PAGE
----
Books, book mobiles, quaint little towns , books, hot Scottish men, books, romance… did I mention books. Sigh. I just devoured a refreshing, lighthearted book that left me craving idyllic small town life even more then I already do. Again, sigh.
The Bookshop on the Corner by Jenny Colgan is a love letter to readers, wrapped in the freedom of taking a leap of faith and the fellowship of small town life.
Nina, 29, is about to lose her job as a librarian at the Birmingham Public Library (UK Birmingham) and instead of looking for something else to do, she hides behind her books. With only a few weeks left at her job, Nina’s roommate and friend pushes her to dream big, to take a risk and deal with the consequences later.
Knowing only that her life’s dream is to connect readers with the perfect books, Nina travels to a small town in Scottland to purchase a van she can turn into a mobile bookstore. But the town instills in Nina such peace, such belonging and that, paired with the difficulties and restrictions of owning a mobile bookstore in Birmingham, causes Nina to stay in Scottland and start a new chapter in her life.
Scottland changes Nina for the better and a town without books soon comes to rely on her. But something is still missing in Nina’s life. Will she be able to find her own happily-ever-after or will she move on to the next town?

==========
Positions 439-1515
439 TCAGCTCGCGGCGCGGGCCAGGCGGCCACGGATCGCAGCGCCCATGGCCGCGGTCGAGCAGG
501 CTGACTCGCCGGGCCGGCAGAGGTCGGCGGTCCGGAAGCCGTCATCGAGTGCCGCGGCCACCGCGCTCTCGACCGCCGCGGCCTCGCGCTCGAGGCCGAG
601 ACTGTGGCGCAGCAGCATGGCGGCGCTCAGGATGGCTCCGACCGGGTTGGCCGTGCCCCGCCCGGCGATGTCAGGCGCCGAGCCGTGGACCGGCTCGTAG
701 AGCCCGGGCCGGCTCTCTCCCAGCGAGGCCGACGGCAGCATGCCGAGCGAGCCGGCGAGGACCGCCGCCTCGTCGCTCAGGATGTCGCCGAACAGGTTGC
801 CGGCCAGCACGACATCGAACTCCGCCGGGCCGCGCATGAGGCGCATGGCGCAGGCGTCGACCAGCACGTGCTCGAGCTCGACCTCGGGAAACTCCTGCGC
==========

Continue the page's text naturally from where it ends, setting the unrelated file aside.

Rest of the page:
This was one of those books you read when you need a break; a break from reality, a break from your usual genre, a break from anything that won’t leave you smiling. The Bookshop on the Corner, other then having a title that makes no sense, is a breath of fresh air. It is like going outside on a crisp morning and taking a deep breath. You don’t need to think, this book doesn’t make you anxious, it doesn’t require reflection or regrets, it is merely a book to enjoy in the moment.
The plot isn’t necessarily new, but that doesn’t matter. It’s a well written, lovely read that you could finish in one, two sittings at the max. Most of the characters were interesting… in fact, they all were minus Nina, she was fairly archetypal. But Marek, Lennox, Surinder and all the townsfolk were wonderful in my opinion.
I really don’t have much else to say about this one. It was a wonderful, light read and it is one I would read again with nothing to do on a cold morning, in front of the fire. Will definitely have to check out more of Colgan’s books.
That’s all for now!